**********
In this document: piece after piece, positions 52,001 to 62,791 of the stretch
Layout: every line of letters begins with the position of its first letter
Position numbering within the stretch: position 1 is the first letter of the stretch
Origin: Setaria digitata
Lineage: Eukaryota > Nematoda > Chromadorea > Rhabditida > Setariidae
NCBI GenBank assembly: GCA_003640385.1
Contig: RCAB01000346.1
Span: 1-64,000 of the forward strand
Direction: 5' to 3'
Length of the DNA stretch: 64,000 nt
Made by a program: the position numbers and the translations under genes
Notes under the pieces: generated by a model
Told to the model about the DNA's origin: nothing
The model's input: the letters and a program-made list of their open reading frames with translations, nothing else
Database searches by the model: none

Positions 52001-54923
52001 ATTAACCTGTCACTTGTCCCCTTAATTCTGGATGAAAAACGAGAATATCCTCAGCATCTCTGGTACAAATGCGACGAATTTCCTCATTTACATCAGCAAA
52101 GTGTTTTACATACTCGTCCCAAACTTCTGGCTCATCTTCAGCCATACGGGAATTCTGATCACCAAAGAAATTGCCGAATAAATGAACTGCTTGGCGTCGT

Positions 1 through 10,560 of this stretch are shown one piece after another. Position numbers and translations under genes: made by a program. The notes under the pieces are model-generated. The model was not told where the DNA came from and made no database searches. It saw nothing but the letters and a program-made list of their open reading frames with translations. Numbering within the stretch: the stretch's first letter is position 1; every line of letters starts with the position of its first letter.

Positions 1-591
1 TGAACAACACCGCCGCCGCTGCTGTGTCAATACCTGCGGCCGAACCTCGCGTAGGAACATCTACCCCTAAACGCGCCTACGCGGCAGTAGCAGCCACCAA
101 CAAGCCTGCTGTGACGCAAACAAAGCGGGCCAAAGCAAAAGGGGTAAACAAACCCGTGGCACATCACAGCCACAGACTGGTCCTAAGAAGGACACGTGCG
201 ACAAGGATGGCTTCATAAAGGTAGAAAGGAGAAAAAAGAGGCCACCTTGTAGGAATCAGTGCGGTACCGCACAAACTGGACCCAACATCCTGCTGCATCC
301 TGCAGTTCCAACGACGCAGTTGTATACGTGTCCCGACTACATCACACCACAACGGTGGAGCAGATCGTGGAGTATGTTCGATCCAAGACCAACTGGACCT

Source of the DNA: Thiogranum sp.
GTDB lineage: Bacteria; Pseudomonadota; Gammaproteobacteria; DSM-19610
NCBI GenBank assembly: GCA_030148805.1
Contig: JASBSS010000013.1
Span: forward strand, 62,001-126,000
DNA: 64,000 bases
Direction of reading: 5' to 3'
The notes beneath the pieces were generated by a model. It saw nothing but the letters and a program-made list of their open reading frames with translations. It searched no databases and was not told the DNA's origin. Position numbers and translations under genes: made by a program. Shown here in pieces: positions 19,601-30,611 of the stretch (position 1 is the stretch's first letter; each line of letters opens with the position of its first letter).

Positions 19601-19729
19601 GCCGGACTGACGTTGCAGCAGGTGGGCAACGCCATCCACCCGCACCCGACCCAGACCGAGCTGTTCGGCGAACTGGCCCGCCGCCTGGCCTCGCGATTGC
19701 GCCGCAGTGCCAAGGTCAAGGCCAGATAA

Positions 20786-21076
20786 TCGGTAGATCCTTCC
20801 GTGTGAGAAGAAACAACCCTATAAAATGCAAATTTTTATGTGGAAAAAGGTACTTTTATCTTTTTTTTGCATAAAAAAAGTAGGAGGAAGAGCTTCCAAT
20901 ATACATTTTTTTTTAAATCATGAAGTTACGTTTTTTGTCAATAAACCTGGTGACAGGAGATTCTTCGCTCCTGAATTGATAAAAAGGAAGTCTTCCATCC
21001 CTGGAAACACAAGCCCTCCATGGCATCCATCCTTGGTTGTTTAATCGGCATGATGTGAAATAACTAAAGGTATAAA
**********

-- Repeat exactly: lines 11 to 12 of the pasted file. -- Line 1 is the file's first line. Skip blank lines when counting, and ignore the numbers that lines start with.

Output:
Made by a program: the position numbers and the translations under genes
Notes under the pieces: generated by a model